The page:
The “One” Syndrome: A Caution for Relationships.

by Jamie

HoneymoonHello Honeymooners

So you ended up falling for this really great guy or girl. You have an incredible connection and you feel butterflies every time they look your way, hold your hand, or lean in to kiss you. You can’t get enough of them, you see fireworks whenever they smile, and you can’t seem to rub off that stupid grin off your face. You have officially become one of those couples you used to see everywhere and wanted to yell “Get a room.” You turned in to a hopeless romantic over night and you both decide to take that leap and change your relationship status on Facebook to “in a relationship.” All of your friends ‘like’ it, and the romance starts to blossom. You text each other all day every day, and you go from seeing each other a few times a week to practically every day. Congratulations, you are now a honeymooner!

The honeymoon stage is a killer for two reasons. Once you get in the honeymoon stage a lot of men and woman have a hard time getting out of it resulting in what I like to call “The One Syndrome.”  Don’t get me wrong, a little love and adoration for the person you are with is great but there is definitely a line you need to be aware of. I had a reader email me the other day worrying that he/she was afraid that they would come off clingy and was starting to lose contact with their friends.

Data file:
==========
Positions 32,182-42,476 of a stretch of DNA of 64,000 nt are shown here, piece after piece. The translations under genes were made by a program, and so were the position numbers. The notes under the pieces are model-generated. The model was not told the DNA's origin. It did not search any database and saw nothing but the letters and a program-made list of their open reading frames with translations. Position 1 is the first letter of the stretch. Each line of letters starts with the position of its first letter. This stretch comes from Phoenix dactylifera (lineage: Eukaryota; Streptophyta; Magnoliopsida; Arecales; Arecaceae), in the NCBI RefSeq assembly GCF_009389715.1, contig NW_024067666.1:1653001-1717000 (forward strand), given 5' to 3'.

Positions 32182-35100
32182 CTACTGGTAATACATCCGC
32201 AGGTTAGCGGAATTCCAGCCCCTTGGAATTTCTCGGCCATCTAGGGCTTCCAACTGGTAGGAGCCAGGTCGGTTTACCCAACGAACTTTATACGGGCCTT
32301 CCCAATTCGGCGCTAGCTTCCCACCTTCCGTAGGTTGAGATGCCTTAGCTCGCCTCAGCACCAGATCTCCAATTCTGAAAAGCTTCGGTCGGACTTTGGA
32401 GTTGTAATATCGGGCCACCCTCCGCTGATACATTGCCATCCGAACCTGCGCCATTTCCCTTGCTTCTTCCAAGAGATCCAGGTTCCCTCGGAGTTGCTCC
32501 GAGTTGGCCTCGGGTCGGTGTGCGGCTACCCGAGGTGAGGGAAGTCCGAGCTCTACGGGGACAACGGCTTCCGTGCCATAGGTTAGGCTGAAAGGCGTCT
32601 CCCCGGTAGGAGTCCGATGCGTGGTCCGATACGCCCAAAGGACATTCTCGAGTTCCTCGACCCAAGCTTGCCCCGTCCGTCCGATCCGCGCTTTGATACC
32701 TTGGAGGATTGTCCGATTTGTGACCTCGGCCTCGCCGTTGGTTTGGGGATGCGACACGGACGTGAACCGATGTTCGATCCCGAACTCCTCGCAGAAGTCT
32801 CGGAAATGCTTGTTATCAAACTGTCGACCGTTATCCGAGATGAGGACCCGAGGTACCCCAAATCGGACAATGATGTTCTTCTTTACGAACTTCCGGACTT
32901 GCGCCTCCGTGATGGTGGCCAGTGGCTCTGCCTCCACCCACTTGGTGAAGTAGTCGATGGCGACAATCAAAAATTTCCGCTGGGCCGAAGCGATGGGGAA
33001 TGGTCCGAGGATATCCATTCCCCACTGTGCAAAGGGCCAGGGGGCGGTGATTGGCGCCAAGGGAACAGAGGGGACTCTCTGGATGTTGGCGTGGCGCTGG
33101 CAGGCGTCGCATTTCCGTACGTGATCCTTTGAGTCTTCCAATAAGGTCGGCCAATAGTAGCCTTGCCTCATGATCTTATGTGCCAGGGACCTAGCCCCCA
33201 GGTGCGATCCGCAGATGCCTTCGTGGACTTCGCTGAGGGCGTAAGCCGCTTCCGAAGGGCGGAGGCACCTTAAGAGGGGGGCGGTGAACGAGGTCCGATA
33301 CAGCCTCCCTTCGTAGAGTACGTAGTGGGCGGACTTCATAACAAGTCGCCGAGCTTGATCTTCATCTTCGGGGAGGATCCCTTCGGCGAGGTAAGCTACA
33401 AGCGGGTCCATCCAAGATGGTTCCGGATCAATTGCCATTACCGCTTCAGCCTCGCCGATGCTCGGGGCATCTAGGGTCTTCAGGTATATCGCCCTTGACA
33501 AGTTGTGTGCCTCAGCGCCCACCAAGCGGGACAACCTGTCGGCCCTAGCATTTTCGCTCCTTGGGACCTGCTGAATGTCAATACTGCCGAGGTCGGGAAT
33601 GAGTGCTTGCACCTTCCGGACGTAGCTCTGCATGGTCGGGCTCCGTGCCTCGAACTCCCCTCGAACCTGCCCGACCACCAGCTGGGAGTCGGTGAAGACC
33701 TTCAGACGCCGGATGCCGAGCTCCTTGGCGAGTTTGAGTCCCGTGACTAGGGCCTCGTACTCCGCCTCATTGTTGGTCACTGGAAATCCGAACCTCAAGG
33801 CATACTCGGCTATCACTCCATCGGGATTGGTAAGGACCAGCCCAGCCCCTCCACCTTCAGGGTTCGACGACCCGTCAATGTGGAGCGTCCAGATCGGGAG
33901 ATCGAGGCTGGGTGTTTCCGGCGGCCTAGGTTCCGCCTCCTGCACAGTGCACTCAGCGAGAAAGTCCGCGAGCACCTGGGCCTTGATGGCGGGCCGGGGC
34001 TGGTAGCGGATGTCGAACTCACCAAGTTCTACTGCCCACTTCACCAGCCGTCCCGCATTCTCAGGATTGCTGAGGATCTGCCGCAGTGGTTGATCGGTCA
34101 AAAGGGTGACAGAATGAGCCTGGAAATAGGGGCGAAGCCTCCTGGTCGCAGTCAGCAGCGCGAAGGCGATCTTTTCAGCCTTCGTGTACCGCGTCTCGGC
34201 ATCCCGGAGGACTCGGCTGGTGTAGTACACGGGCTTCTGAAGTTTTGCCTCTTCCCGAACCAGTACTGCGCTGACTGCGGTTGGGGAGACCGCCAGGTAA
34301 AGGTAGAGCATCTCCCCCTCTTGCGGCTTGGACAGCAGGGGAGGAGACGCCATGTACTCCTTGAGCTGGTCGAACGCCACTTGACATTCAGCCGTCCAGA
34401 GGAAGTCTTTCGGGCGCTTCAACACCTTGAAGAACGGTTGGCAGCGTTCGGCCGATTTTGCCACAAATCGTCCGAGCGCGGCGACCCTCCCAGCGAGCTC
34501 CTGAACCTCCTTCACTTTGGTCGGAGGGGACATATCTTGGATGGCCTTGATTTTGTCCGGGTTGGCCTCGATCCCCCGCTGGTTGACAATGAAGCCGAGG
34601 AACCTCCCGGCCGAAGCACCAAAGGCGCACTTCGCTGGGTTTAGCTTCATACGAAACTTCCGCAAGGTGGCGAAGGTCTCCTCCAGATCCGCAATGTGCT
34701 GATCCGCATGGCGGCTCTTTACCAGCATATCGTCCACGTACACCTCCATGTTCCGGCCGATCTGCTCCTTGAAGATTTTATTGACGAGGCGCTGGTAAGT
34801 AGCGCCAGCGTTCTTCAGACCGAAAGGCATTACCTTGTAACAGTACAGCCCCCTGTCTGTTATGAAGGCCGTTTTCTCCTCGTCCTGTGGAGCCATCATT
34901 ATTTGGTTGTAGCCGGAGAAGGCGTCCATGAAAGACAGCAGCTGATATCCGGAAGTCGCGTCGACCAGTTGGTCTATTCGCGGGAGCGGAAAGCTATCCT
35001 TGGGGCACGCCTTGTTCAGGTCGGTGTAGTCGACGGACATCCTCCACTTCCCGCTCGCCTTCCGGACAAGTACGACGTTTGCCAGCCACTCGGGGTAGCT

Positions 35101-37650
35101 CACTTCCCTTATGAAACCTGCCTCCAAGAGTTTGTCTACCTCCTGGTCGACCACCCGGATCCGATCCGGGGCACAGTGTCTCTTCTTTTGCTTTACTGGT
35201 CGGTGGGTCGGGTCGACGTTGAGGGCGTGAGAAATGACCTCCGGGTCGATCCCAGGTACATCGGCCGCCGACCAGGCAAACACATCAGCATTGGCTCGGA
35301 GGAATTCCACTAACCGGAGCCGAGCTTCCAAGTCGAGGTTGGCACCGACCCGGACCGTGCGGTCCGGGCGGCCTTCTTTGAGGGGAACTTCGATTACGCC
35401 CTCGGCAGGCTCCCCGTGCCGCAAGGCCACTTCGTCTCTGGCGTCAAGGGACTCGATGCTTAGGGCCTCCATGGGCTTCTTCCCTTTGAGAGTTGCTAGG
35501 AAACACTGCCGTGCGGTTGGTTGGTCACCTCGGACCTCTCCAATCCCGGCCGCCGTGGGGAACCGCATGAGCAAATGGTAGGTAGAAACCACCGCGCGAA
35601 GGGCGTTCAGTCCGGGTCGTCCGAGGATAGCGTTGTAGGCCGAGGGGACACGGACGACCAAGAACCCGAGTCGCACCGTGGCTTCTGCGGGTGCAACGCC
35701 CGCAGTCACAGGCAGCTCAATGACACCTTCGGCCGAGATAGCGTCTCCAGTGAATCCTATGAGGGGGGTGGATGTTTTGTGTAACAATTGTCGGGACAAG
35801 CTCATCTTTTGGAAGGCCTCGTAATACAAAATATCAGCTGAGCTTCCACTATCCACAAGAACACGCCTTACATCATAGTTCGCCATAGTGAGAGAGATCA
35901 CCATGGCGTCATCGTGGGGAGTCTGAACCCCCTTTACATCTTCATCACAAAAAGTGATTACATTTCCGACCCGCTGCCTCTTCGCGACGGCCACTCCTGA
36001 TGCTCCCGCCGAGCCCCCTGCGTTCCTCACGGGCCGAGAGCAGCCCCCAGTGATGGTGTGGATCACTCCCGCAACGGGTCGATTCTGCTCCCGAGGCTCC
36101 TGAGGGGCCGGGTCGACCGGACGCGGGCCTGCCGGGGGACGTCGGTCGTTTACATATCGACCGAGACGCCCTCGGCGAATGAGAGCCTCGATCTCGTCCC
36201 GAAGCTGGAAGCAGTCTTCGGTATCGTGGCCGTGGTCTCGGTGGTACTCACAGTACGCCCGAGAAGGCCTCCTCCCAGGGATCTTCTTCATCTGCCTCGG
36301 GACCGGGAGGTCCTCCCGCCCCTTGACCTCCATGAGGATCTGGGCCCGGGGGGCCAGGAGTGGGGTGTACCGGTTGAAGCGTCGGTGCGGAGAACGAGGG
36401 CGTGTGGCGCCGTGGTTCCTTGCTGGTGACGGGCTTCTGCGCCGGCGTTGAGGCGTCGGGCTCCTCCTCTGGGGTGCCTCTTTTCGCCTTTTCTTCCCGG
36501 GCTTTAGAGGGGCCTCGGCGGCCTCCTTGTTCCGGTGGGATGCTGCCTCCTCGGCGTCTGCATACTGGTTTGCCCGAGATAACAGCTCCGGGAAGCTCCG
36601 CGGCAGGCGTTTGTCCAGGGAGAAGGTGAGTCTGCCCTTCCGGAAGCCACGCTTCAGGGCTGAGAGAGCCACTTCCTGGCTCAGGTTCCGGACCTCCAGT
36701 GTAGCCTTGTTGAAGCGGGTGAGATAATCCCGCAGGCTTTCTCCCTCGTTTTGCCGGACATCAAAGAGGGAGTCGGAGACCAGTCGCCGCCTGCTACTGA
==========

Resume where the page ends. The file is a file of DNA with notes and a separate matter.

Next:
I can definitely relate in so many ways to the “fear of becoming too clingy.” I have lost myself in so many relationships, and it took me a few years to come to terms with the fact that I was allowing myself to do so. I definitely came off too clingy (insert facepalm here.) I didn’t have too much on the go so I ultimately ended up living the same lives as some of my ex-boyfriends and lost friends in the process. My friends and family never saw me, it wasn’t that I didn’t want to see them; I just really wanted to see him.

Symptoms

ClingyA lot of men and women aren’t aware of them “losing themselves” but its super common. If you have that awareness than you just need to implement things in your life that are congruent with you are to get back to leading your own life. The reason we lose ourselves is generally because of three things:

  • We really care about our partner and want to spend as much time with them as possible
  • Low Self-Esteem: you fear losing them, you don’t want to be alone
  • We don’t have enough going on (hobbies, meeting friends, leisure activities, etc)

It really comes down to balance. Relationships last longer if you aren’t seeing each other constantly because it gives that other person the time to miss you and appreciate the time that they do have with you. Think of when you start seeing someone. You don’t see them that often and that builds attraction because you can’t wait to see them again. If you always see that other person eventually you lose that edge and you grow comfortable and this can lead to him/her or yourself wanting more time apart and losing that ‘spark.’

Having hobbies and scheduling time to see your friends is not only crucial for you to have a healthy balanced life but it also makes your relationship that much stronger and you more desirable.